Cycling Head Injury Claims

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The Main Problem: Cyclists are Exposed and Vulnerable

How ever careful a cyclist is when riding around on today’s roads the fact remains that cyclists are  always at the mercy of other road users. When accidents happen, which unfortunately they invariably do, the Cyclist has no or very little protection and therefore the resulting injuries tend to be much more serious. It’s therefore easy to understand why Cycling Head Injury Claims are common.

Types of Head Injury and Symptoms?

The speed of impact is very often an influential factor in determining the seriousness of the cyclist’s head injury. It stands to reason that if the cyclist involved is cycling at speed or indeed the motorist is travelling quickly then the higher the chance of a severe head injury arising. Having said that we know from experience that even if the parties involved in the collision are travelling at a low speed there is always the chance of a serious head injury occurring.

  • Following the accident the head injury, depending upon its seriousness, may well be responsible for concussion which is only a temporary loss of mental capacity, usually around 6 to 9 months.  The concussion in turn can lead to a range of symptoms including memory loss, dizziness and disorientation as well as confusion, slurred speech and tinnitus. Symptoms need to be monitored and carefully managed with appropriate rehabilitation put in place to facilitate the best recovery.
  • Clearly if the Cycling Accident does involve a serious head injury then it’s usual for blood clots to form together with internal bleeding and a build up of fluid. These symptoms can put significant pressure on the brain and as the skull occupies a fixed space and there is nowhere for the pressure to be released, damage can occur when the soft brain is pushed against the hard walls of the skull.  It is important therefore that the pressure in the brain is monitored very carefully by the doctors in an effort to keep the pressure down and within acceptable limits.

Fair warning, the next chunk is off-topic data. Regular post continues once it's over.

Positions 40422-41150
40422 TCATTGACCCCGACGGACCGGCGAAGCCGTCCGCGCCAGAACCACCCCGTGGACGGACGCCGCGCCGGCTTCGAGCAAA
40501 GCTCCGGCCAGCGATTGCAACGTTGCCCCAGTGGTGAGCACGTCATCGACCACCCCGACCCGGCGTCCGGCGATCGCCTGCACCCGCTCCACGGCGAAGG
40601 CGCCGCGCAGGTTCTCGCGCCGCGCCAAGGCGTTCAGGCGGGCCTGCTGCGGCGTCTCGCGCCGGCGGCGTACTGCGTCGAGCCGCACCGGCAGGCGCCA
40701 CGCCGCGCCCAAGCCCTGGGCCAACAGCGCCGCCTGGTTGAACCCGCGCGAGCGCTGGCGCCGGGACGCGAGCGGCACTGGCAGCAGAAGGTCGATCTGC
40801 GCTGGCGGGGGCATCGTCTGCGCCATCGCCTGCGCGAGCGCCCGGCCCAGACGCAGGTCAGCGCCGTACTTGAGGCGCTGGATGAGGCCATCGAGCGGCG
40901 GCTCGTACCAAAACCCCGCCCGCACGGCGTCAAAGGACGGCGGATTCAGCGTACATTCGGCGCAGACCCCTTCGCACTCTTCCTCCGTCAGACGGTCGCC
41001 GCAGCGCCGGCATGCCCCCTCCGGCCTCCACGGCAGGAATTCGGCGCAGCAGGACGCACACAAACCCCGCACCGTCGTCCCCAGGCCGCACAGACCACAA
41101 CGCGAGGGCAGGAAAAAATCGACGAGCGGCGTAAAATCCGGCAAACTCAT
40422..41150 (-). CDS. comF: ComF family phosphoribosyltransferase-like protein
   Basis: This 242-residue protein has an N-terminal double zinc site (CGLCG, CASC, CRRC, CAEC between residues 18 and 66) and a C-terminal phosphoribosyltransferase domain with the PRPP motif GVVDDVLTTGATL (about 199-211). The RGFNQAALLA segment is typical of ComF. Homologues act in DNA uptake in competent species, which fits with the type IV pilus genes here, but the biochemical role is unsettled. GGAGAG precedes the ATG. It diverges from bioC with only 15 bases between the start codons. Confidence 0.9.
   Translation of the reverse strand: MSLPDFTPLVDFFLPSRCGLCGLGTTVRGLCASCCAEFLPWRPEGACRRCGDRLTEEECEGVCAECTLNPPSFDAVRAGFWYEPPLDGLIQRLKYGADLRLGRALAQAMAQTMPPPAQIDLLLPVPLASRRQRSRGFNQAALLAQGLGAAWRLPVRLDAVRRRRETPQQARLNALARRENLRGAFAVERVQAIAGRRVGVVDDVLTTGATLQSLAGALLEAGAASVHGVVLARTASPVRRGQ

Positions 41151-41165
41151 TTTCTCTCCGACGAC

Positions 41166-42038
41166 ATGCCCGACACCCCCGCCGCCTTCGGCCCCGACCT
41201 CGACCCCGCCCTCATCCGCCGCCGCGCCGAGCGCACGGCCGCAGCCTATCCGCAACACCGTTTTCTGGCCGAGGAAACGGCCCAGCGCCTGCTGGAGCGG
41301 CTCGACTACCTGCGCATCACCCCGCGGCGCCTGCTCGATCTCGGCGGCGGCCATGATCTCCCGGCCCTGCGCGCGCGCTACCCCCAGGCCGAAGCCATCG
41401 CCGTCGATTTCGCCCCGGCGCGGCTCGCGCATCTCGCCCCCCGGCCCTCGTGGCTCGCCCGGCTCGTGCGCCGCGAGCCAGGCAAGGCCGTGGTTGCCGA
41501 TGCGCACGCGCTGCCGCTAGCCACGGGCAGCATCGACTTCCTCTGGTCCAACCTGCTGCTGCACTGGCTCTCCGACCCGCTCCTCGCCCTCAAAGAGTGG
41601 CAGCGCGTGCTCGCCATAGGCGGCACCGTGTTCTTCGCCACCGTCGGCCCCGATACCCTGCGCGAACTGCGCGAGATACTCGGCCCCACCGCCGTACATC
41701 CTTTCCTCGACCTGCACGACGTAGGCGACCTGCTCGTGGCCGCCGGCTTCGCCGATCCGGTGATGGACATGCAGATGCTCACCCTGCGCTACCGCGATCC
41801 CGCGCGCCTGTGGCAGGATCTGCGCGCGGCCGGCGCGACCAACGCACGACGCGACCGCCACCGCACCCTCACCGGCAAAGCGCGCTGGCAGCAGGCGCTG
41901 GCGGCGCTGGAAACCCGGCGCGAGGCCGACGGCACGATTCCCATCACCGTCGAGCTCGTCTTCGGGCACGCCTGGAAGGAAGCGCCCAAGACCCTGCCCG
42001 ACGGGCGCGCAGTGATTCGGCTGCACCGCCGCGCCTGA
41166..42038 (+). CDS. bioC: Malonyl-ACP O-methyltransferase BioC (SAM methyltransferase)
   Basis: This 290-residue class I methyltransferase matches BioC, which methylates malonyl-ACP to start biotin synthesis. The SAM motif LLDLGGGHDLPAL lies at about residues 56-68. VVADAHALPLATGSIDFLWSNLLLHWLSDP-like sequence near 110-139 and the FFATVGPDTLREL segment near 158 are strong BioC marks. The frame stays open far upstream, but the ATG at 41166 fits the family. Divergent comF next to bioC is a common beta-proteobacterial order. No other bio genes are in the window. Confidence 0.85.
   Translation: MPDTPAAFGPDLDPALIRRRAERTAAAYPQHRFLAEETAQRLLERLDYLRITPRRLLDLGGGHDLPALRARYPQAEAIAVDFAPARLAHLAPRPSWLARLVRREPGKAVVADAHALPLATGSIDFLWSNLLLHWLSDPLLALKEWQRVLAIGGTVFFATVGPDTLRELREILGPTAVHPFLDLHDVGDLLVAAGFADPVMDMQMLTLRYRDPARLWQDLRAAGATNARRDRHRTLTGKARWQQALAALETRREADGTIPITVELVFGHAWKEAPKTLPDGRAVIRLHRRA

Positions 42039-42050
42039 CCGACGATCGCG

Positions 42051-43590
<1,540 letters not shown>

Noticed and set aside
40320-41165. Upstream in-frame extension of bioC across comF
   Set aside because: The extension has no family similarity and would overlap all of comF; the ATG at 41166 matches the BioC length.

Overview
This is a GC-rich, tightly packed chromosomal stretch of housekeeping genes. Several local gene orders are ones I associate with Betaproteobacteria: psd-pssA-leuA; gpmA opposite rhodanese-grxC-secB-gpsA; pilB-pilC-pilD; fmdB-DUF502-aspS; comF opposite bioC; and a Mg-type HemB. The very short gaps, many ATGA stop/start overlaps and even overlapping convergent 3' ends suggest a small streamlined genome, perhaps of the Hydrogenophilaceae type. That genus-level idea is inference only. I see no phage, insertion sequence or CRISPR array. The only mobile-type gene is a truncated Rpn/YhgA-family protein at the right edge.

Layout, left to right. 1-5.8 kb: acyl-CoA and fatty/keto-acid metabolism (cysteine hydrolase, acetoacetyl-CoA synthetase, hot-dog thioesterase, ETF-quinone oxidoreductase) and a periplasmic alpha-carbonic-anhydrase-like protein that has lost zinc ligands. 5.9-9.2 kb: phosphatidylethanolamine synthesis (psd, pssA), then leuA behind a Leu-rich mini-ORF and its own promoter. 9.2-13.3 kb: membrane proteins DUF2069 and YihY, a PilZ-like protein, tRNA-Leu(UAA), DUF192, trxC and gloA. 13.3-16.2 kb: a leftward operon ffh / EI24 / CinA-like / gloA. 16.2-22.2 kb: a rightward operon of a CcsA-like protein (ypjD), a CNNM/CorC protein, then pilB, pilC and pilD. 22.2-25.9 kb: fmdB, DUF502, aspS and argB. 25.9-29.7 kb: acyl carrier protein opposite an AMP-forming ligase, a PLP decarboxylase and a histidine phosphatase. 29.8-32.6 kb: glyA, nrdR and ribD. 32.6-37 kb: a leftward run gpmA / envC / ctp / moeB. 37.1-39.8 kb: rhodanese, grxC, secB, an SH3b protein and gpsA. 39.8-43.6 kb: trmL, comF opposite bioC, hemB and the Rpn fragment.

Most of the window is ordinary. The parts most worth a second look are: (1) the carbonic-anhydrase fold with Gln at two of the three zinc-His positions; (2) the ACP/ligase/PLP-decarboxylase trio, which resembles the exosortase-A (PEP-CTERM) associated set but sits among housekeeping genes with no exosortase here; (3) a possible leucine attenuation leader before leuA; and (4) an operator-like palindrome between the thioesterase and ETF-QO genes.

• Naturally, brain damage can have a much more serious, long lasting and devastating impact than other cycling injuries.  Depending upon the severity of the injury it may well be unrealistic to expect any return to work and a return to the same pre-accident lifestyle. There will be many challenges ahead and often the head injury will have a lasting legacy leaving the injured cyclist struggling with the consequences. It is therefore so important that the injured cyclist is given the best possible rehabilitative care so that they are able to re-build their life and as far as possible move forwards.

How Long for Recovery following a Cycling Head Injury?

The answer very much depends upon a whole range of factors but the conventional approach is to say that there is always room for improvement up to the first two years following the head injury. After that time it is generally accepted there will be a plateau although that is not to say in certain circumstances improvements can be made beyond this time and indeed for several years there may still be potential for improvement.

Nevertheless it is generally the case that the most improvement from a cycling head injury will take place in the first 6 months following the accident and beyond that time progress tends to be much slower and less pronounced.

How to Find the Right Solicitor for Your Cycling Head Injury Claim?

Not only is it very important that you receive the right sort of Help to combat the effects of your Cycling Head Injury Claim but we hope you also agree that you need to instruct the right solicitor who knows all about Cycling Head Injury Claims and how best to present your claim and protect your best interests.

Call us now, Free, on 0800 652 0586 – you’ll be very pleased you did!


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